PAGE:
Alessandro Acquisti is one of my favorite privacy researchers, and a quote he gave the New York Times about consumer privacy is all Acquisti, right down to the Italian‐born locution.
“Should people be worried? I don’t know,” he said with a shrug in his office at Carnegie Mellon. “My role is not telling people what to do. My role is showing why we do certain things and what may be certain consequences. Everyone will have to decide for themselves.”
Alas, Times reporter Somini Sengupta did not report on Acquisti as neutrally as Acquisti reports on privacy.
We don’t always act in our own best interest, his research suggests. We can be easily manipulated by how we are asked for information. Even something as simple as a playfully designed site can nudge us to reveal more of ourselves than a serious‐looking one.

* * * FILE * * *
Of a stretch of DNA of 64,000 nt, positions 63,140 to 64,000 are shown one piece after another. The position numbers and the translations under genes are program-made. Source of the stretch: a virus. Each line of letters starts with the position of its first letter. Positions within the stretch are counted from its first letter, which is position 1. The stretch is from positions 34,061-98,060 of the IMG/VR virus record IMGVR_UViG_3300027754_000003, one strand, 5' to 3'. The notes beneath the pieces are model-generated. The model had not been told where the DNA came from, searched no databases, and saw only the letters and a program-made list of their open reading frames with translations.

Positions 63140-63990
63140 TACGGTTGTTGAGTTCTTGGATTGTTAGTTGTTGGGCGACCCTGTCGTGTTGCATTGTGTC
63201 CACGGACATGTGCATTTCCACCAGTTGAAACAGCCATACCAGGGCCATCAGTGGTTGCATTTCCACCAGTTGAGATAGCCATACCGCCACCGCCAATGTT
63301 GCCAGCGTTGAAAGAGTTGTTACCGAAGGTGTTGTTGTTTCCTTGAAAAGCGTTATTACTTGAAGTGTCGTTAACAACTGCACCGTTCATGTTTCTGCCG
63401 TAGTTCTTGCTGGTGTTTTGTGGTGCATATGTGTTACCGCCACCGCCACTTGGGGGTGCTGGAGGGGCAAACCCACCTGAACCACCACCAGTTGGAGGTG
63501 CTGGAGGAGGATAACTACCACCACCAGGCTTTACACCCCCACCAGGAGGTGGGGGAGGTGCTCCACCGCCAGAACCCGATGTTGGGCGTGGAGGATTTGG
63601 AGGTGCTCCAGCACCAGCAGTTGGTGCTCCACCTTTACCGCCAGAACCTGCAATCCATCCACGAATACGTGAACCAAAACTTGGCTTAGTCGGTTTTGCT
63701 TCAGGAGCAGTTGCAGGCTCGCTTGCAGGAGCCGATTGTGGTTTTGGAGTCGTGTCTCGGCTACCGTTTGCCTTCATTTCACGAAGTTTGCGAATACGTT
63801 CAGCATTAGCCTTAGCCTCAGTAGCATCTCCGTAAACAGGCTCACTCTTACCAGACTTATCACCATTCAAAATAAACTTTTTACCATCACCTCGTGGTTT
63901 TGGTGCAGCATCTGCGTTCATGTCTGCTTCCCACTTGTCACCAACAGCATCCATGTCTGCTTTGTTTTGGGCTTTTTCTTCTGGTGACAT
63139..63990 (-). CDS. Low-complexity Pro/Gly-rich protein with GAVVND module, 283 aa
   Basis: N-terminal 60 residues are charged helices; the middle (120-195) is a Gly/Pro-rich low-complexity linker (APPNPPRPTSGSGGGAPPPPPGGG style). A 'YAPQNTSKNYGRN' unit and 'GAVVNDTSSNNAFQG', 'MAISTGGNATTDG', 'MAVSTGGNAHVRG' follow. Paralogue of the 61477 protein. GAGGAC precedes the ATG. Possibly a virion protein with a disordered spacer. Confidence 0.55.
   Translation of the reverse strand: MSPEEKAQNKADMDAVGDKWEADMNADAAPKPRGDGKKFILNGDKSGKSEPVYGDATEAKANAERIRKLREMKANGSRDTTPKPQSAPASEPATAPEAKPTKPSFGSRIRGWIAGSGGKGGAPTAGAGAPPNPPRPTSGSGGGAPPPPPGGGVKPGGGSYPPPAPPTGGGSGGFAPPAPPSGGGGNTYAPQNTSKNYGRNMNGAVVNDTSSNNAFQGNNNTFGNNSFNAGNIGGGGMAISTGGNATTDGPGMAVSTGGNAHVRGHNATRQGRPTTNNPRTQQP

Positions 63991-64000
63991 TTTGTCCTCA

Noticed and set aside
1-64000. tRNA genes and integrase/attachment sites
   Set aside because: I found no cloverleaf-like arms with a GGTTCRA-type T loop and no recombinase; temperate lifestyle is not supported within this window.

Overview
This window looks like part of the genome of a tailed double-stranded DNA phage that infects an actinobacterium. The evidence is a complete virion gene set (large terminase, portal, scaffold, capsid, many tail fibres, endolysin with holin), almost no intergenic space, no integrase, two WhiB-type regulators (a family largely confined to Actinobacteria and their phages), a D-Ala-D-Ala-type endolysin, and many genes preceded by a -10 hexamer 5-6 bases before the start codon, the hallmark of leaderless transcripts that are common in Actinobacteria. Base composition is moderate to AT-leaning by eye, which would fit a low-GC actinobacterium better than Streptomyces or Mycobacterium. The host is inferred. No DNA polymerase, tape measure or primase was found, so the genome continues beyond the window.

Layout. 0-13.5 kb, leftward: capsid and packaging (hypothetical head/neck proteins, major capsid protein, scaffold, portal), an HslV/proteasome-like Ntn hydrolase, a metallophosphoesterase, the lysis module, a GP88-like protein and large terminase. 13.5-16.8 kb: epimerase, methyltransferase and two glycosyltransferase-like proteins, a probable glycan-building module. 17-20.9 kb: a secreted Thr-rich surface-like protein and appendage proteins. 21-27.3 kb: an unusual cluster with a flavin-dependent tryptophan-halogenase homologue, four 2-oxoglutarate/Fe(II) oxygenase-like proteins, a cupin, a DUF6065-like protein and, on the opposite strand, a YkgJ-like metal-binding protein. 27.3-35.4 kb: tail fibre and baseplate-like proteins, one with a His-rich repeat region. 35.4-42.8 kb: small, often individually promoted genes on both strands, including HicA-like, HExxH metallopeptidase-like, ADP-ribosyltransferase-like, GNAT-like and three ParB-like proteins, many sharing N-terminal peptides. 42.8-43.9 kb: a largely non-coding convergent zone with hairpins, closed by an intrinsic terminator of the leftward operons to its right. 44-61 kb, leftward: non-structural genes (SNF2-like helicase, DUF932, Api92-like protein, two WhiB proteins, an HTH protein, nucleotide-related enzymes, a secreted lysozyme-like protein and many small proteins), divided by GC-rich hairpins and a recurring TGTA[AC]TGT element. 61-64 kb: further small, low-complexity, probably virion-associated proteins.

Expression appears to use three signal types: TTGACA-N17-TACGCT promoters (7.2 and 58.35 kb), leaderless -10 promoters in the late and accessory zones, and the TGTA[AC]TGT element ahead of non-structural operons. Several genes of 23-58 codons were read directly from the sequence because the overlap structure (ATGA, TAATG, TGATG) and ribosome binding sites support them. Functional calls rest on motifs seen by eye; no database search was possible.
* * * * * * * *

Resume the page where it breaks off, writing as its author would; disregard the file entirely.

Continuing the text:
It is just as plausible that people mouth a desire for privacy but then act more consistently with their self‐interest when they reveal information that provides them fuller interaction, free Internet content, and broader commercial choices.
Read more of Acquisti on his Economics of Privacy page.